However, most of these vacuum cleaners can not stand upright by themselves. In most cases the vacuum cleaner is delivered with a stand for storing, and possibly charging of batteries, when it is not in use. However, this stand can not be carried along during work. Accordingly, due to the comparatively large weight and the movable joint between the support body and the nozzle device, it has appeared that the vacuum cleaner is difficult to temporarily put aside, e.g. for taking a brake or to allow the operator to have the hands free for doing something else. When the nozzle device in addition is provided with wheels, this difficulty to temporarily put aside the vacuum cleaner is increased as a consequence of the high movability due to the wheels in the nozzle device. Consequently, the vacuum cleaner can not stand by itself and if the vacuum cleaner is leaned against for example a table or a wall, it tends to slip away and fall to the floor, either by the wheels in the nozzle device rolling straight forward or by the stick tipping sideways due to rotation in the joint between the support body and the nozzle device. This is a problem since on the one hand, the vacuum cleaner can get damaged or the vacuum cleaner may knock down furnishings and the like. Accordingly, the user is often forced to lay the vacuum cleaner flat on the floor when it is desirable to temporarily do something else. This makes the work considerably more strenuous and time-consuming.

SUMMARY OF THE INVENTION

The object of the invention is to improve vacuum cleaners of the above indicated kind. More precisely, it is an object to admit a stick formed vacuum cleaner to temporarily be set aside, leaned towards an object without the risk of the vacuum cleaner to slip or tip to the floor. At least this object is achieved by a vacuum cleaner according to claim 1.

The invention is thus based on the understanding that the above-mentioned object can be achieved by a stick formed vacuum cleaner, wherein at least one friction increasing and slip reducing layer is provided on at least an upper portion of the rear side of the stick formed support body. With a vacuum cleaner formed in this way it is possible to temporarily set it aside quickly and easily without the risk for the vacuum cleaner to fall to the floor by sliding or tipping with the possible risk for the vacuum cleaner to get damaged or that it will cause damage to furnishings. In this way the operator also do not need to bend down to place the vacuum cleaner on the floor or to pick it up.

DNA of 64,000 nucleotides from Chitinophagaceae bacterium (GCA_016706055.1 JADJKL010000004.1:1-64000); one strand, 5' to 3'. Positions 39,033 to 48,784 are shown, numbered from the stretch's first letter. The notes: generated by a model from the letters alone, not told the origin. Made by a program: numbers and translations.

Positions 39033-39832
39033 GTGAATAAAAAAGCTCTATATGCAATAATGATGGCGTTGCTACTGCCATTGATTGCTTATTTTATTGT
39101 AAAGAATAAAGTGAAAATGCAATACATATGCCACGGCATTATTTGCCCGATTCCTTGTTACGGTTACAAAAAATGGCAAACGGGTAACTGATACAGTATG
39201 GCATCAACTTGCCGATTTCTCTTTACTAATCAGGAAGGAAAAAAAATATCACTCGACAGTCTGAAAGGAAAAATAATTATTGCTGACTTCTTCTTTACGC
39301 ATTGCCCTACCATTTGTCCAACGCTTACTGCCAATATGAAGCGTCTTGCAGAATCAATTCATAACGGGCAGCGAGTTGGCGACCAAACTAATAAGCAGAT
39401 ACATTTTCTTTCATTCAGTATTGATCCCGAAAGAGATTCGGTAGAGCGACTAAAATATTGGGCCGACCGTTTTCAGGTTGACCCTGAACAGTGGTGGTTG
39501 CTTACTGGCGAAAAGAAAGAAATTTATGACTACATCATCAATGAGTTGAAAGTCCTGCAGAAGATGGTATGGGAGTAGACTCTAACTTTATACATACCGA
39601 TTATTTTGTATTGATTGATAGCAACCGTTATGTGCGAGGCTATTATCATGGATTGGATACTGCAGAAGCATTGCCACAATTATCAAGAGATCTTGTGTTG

Within this general idea, the invention may be carried out in many different ways. In a most preferred embodiment, the vacuum cleaner is provided with an elongated strip of a slip reducing material attached to an upper portion of a rear side of the support body. However, in most cases it is preferred that the slip reducing material is not positioned on the rear side of a handle part, since it can feel somewhat unpleasant to grip around the strip of a high friction material. This maybe also can give a little too good grip for the hands, while it is desirable to allow some sliding between the hands and the handle during moving of the vacuum cleaner. In a preferred embodiment, the handle part is formed as a short portion in the upper part of the support body which is slightly angled in relation to the rest of the support body, and the slip reducing strip is attached from the handle portion and a distance downwards. By making the strip somewhat elongated, the advantage is obtained that the vacuum cleaner may be leaned towards an object, for example a table top, in different desirable angles, or towards objects having different heights, while the slip reducing strip still engages the object.

To also allow leaning of the vacuum cleaner towards a vertical surface, e.g. a wall, without tipping sideways, the rear end of the handle is, in a preferred embodiment, provided with a confined slip reducing surface. This slip reducing surface may preferably be formed as a part-spherical surface or bump in cross section.

The slip reducing layer may be formed and attached to the vacuum cleaner in many different ways. It can e.g. be attached by means of double-stick tape or adhesive bonding. It can also be slid into a groove formed in the support body. Moreover, the slip reducing layer may be provided with protrusions on the inner surface, which are pushed into holes, such as countersunk screw holes in the support body. This has the further advantage that the screw holes will be hidden by the slip reducing layer. It is also conceivable to mould the slip reducing layer in a liquid or plastic state onto a portion of the support body, and let the liquid substance flow into holes, grooves, behind edges or the like, which, after subsequent hardening, will cause the slip reducing layer to be in engagement with the support body. It is also possible to attach the slip reducing layer by means of for example rivets or screws.

To enhance the slip reducing function, it is advantageous to provide the outer surface of the slip reducing layer with some kind of surface structure. Such surface structure may be in form of for example grooves, ridges or pimples. It has appeared as especially advantageous to form the surface structure of an elongated slip reducing strip as shark fins or saw teeth in longitudinal section. In this way the surface structure may hook onto e.g. a table top when leaned towards the same.

Irrespective of providing the slip reducing layer with a surface structure or not, it is preferred to form the layer of a relatively soft and elastic material, presenting a high surface friction, such as rubber or synthetic rubber. The latter may be manufactured to a low cost and formed as desired and is available in various chemical compositions.

BRIEF DESCRIPTION OF THE DRAWINGS

Preferred embodiments of the invention are hereinafter described with reference to the accompanying drawings, in which:

FIG. 1 is a perspective view of an exemplary vacuum cleaner to which the invention is applicable;

FIG. 2 is a rear view of the upper portion of the support body showing the preferred positioning of two different slip reducing layers according to the invention;

FIG. 3 is a longitudinal section through a slip reducing strip showing a surface structure in form of shark fins or saw teeth on the outside and attachments in form of projections to be inserted into countersunk screw holes in the support body on the inside;